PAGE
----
Good Intentions, Gone Wrong

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January 15, 2016

Charitable Contribution Disallowed – on a Technicality

Attempting to validate a deduction on a tax return after the fact is not an easy task.  In a recent Tax Court case, the Court denied a charitable contribution deduction on a tax return for a conservation easement that was submitted without the contribution’s appraisal.

The taxpayers in the aforementioned case owned a home in a US National Park Service designated historic district. The taxpayers had their property certified as an historic structure and intended to donate the façade of their house to Landmarks, a charity whose mission is to protect the character of historic properties. Such a donation is permitted under IRC 170(h), provided that certain criteria are met, one of which is to attach a qualified appraisal to the tax return as stated in IRC 170(h)(4)(B)(iii).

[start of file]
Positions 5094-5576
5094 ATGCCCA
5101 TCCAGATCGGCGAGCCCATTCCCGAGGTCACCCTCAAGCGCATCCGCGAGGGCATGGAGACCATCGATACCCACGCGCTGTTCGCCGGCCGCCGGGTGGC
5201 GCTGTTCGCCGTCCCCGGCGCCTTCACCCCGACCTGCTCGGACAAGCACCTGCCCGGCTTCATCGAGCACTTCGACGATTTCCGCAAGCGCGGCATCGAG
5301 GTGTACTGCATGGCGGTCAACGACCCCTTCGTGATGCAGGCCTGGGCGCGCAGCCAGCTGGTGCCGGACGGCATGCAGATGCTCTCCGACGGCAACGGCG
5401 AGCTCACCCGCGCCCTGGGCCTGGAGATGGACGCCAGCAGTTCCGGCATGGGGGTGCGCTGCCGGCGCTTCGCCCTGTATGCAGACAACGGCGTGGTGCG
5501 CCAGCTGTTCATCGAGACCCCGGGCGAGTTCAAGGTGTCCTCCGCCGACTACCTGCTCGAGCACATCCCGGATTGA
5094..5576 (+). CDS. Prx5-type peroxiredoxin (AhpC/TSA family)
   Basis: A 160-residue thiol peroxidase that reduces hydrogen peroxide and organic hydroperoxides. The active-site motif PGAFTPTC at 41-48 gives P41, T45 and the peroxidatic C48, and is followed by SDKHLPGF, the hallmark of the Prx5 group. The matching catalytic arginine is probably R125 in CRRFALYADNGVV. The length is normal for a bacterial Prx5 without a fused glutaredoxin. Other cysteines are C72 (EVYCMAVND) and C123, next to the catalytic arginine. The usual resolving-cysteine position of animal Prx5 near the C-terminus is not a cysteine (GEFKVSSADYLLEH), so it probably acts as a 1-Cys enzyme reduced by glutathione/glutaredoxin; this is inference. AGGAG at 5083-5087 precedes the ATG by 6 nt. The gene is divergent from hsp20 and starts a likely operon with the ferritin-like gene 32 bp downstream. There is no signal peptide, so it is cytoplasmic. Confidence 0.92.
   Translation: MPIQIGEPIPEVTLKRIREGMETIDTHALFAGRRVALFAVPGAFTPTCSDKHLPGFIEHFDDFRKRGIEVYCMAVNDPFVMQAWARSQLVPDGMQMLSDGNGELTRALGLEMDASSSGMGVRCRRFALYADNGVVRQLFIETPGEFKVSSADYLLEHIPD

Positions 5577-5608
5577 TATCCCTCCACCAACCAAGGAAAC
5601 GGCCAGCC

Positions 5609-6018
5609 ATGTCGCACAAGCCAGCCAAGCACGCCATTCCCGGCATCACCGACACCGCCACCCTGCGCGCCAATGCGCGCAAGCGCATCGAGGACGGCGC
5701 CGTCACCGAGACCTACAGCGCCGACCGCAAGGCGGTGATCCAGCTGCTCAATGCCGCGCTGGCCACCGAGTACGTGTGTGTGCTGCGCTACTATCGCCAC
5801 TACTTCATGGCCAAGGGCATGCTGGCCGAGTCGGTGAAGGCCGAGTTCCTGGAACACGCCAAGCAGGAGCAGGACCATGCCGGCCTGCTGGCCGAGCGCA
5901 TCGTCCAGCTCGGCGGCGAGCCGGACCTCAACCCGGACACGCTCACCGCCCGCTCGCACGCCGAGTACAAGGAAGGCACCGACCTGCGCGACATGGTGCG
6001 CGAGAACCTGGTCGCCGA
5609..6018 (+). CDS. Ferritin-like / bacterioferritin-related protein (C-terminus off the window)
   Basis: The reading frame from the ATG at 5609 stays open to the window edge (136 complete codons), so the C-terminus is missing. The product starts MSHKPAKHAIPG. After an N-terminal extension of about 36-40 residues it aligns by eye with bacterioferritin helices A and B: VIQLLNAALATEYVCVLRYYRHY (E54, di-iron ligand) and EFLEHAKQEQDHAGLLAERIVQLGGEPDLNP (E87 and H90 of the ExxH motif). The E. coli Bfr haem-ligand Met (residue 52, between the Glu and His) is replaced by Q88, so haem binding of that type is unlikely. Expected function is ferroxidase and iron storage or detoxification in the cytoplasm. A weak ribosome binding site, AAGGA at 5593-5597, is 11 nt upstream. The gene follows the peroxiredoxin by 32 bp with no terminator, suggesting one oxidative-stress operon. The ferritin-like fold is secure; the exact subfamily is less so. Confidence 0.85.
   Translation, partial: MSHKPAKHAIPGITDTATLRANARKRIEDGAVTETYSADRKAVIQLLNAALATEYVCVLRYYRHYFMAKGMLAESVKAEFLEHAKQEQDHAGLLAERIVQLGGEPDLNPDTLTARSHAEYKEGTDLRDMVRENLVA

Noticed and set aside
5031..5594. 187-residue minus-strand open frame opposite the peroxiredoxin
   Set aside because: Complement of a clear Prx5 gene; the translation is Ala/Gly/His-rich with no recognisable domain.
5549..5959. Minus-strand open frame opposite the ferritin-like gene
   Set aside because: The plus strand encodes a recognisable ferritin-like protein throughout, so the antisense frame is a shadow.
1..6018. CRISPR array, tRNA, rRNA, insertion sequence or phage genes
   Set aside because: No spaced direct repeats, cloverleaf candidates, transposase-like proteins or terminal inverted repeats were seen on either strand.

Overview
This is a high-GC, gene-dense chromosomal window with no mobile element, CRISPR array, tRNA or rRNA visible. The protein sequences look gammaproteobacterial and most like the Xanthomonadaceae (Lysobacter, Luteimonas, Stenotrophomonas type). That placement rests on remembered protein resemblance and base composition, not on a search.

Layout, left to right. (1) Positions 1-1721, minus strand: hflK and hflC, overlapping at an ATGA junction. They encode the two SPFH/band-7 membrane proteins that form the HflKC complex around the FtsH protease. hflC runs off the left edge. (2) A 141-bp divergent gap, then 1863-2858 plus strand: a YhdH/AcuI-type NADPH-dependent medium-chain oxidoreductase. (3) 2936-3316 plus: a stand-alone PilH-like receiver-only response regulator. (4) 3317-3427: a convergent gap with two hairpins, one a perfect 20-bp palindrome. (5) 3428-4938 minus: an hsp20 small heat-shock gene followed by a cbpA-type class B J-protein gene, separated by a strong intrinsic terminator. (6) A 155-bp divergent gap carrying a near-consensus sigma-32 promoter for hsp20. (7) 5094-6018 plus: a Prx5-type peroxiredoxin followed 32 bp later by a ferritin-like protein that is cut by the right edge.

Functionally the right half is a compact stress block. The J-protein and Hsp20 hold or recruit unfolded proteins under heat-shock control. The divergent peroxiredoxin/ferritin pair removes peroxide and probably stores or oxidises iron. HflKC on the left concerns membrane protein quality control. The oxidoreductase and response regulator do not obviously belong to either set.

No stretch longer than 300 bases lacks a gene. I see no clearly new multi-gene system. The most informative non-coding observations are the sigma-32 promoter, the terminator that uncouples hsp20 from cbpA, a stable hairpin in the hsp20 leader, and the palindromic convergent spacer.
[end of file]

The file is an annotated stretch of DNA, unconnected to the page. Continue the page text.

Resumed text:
While the taxpayers did obtain an appraisal at the time the donation was made, they admittedly failed to attach it to the tax return. Due to their error, the Court disallowed the charitable contribution deduction. Furthermore, the Court also sustained the assessment of the 40% accuracy-related penalty for grossly misstating the value of the charitable contribution; as they concluded that the taxpayers did not exercise reasonable care in assuring that their tax return was complete.

Circumstances like this are not easily fixed when documentation is provided after-the-fact. With the ever-increasing complexity of US tax laws, having knowledgeable guidance from your professional services team is paramount.

For questions on this matter or other issues affecting your tax situation, please contact Aronson’s Tax Controversy Practice Lead Larry Rubin, CPA, at 301-222-8212.